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Where Did That Inventory Policy Come From?

Where Did That Inventory Policy Come From

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Challenges with Inventory Management in the Caribbean

Distribution firms in Caribbean countries range in size up to $150M USD in annual revenues. Their geographical position means that they handle multiple challenges in their supply chains to service local markets, including:

  1. Supply chain uncertainties from worldwide sourcing, such as long lead times, lead time variability, and supplier yield. Yield is twofold issue; it represents both supplier fill rate against ordered quantities, as well as the level of products supplied conforming to specifications.
  2. Currency movements in source and local markets, which impacts costs, prices and demand.
  3. Natural disasters, most notably hurricanes.

In addition to these factors, the relatively small size of customers, the low levels of industry consolidation, and comparatively poorly developed material handling infrastructure means that distribution firms have to overcome the challenges of losing unit load efficiencies in distribution, which drives operating expenses higher.

Caribbean distribution companies have not been immune to the general downturn in consumer markets over the last year, and they face serious cost and service level challenges. One area that presents significant opportunity to firms is to reduce their inventory levels and their associated inventory costs. For the purposes of this article, the grocery industry serves as a good example of the common issues that are faced in the Caribbean.

The Domestic Grocery Industry Channel Structure

Product Ranges

Distributors sell locally manufactured and overseas manufactured products, under distributor agreements, in addition to their own branded products. Local and overseas manufactured products are sometimes distributed under competitive distribution arrangements, when the manufacturer believes it would improve market coverage. Under these arrangements, many distributors will sell identical SKUs to retailers as part of their portfolio.

Firms Making Up the Industry

Consumers shop at supermarkets, large wholesalers and small shops. The supermarkets and large wholesalers represent the first and main tiers that distributors service. The smaller shops generally purchase directly from larger wholesalers, although some distributors have begun to develop van sales operations to service smaller shops to achieve greater market penetration.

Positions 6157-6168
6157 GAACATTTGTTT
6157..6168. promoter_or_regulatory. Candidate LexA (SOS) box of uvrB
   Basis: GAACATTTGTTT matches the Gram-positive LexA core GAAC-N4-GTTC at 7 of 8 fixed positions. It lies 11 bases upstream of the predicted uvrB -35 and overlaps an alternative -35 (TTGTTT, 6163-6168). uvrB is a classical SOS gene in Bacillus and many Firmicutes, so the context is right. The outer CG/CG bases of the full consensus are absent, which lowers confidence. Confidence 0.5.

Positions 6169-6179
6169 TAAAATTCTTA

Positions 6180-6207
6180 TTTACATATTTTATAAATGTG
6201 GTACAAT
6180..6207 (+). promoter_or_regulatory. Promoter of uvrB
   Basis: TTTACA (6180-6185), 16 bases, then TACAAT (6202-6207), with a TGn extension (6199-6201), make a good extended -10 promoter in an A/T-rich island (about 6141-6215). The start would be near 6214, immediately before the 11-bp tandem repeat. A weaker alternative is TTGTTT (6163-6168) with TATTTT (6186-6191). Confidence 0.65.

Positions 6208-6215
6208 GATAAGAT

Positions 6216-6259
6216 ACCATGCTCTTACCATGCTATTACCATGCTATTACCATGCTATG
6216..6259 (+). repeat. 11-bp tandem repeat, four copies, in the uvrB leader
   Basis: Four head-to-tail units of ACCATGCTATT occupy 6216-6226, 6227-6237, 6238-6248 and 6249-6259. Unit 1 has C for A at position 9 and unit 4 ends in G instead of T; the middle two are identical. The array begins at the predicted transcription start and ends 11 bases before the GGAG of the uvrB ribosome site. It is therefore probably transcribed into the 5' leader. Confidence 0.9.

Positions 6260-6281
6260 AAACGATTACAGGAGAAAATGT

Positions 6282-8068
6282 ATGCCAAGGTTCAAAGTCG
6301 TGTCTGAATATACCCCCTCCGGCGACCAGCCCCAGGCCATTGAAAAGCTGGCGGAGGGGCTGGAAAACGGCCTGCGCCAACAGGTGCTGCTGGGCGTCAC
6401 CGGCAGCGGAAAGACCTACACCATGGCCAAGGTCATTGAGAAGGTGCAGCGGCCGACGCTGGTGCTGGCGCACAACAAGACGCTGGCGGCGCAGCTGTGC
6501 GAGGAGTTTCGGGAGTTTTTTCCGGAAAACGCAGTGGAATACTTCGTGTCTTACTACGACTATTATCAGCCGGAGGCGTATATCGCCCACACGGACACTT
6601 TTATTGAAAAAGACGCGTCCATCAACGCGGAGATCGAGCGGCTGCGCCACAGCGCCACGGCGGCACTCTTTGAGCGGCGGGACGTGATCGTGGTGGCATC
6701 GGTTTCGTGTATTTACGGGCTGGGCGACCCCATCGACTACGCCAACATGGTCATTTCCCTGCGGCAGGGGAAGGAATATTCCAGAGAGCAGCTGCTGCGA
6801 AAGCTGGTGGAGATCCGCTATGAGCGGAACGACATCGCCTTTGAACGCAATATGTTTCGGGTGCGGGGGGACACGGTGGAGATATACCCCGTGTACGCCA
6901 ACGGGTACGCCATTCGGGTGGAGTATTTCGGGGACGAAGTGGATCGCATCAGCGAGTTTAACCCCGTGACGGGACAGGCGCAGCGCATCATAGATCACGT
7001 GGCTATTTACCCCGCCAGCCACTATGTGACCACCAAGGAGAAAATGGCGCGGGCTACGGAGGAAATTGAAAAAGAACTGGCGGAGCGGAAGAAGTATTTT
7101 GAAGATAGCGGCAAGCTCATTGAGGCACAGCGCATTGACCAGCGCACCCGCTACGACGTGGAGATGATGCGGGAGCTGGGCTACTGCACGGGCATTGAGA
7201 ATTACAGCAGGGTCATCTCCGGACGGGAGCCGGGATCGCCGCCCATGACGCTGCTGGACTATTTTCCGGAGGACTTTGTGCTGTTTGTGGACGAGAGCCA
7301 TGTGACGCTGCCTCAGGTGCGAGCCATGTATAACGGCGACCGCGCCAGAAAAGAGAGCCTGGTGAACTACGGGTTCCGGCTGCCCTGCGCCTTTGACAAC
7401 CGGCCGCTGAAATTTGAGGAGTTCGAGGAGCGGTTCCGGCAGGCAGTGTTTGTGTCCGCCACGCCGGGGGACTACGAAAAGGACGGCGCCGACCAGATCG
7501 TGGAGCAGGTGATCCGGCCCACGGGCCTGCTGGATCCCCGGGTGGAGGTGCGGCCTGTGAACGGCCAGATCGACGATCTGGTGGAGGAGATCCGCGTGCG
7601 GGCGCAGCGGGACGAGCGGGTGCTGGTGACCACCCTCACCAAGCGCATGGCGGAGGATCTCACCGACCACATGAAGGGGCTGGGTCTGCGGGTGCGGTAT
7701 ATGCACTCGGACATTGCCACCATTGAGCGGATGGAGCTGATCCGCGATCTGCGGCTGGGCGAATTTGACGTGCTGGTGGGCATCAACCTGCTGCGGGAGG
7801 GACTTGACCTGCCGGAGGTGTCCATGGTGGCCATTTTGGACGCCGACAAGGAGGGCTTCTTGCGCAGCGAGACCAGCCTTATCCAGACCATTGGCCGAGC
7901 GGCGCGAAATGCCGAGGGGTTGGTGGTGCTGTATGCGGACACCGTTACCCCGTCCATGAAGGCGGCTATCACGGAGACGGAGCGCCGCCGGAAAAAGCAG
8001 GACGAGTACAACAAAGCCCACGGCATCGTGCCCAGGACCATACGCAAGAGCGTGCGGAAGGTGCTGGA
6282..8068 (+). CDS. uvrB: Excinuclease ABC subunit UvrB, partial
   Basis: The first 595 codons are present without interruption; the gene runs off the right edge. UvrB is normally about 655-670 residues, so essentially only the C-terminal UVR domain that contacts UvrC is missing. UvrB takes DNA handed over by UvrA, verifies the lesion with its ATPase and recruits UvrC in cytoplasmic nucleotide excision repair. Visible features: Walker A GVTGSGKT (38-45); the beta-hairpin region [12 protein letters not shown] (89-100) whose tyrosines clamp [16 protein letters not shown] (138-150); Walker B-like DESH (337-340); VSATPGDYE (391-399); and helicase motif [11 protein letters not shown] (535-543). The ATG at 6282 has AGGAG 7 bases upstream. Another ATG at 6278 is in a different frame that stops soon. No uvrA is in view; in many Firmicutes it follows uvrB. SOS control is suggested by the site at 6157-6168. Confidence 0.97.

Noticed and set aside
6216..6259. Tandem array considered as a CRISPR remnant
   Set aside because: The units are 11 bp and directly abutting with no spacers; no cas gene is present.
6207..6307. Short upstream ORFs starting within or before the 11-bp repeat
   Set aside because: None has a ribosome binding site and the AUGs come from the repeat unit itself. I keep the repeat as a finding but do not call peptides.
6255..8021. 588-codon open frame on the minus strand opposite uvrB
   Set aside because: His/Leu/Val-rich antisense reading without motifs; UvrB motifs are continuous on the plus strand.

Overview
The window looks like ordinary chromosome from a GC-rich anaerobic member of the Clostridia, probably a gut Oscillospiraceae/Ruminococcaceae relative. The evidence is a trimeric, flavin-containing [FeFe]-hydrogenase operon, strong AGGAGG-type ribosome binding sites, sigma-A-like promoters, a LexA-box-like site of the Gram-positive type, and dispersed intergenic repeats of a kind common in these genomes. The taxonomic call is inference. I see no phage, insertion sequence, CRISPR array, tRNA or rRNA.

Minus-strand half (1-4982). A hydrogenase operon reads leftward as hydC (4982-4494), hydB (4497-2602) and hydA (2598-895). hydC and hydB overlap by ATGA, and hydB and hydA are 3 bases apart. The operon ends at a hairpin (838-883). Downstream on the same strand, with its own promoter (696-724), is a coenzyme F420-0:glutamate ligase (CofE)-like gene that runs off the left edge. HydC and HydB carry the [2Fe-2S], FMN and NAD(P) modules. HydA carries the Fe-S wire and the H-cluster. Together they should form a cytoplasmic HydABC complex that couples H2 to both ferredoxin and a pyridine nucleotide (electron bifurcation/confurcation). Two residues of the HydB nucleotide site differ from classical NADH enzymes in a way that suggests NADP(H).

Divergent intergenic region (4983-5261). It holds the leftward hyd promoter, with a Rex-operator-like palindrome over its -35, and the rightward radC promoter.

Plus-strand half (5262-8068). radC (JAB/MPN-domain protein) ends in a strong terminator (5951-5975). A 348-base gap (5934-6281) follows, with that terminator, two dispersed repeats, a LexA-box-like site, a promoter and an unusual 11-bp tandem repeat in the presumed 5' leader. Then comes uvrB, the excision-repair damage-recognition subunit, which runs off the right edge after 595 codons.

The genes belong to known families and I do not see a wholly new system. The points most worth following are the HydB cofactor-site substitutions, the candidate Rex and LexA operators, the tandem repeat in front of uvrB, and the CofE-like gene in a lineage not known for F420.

The industry is fragmented both from the distribution and retail sides, with little cooperation amongst the players:

  • Many distributors provide competing products to retailers. It is not unusual for a large retailer to have a list of over 300 vendors/distributors. There are no initiatives to consolidate product distribution so that the retailer will see fewer vendor trucks.
  • Store chains have been growing, but retail ownership is still generally family based, with no individual group dominating the retail trade. It is not unusual for a large grocery distributor to service over 1500 large and small accounts. Larger retail chains have avoided investment into a centralized distribution infrastructure, such that distributors are required to service each retail store within a chain as direct store delivery from their centralized distribution facilities.
  • Hotels and restaurants are a comparatively small element in the grocery sector, and are also serviced directly by food distributors.

Structural Consequences

The main implication of this structure is that the grocery industry in the Caribbean has higher than optimal costs. These costs arise from operating inefficiencies and high inventory levels throughout the system. Some of the sub-optimal practices include:

  1. Distributors aggressively push product to retailers using highly competitive deals.  Essentially, distributors attempt to “block” each other’s sales efforts by encouraging retailers to fill their stockrooms with their product, so that no other distributor’s products will easily fit within the remaining space in the stock rooms. Distributors tend to stock high inventories to support these sales “pushes” to meet their budget targets. Interestingly, distributors will commit to many of these sales “pushes” at the last minute when they are too late to include them into their own procurement forecasts.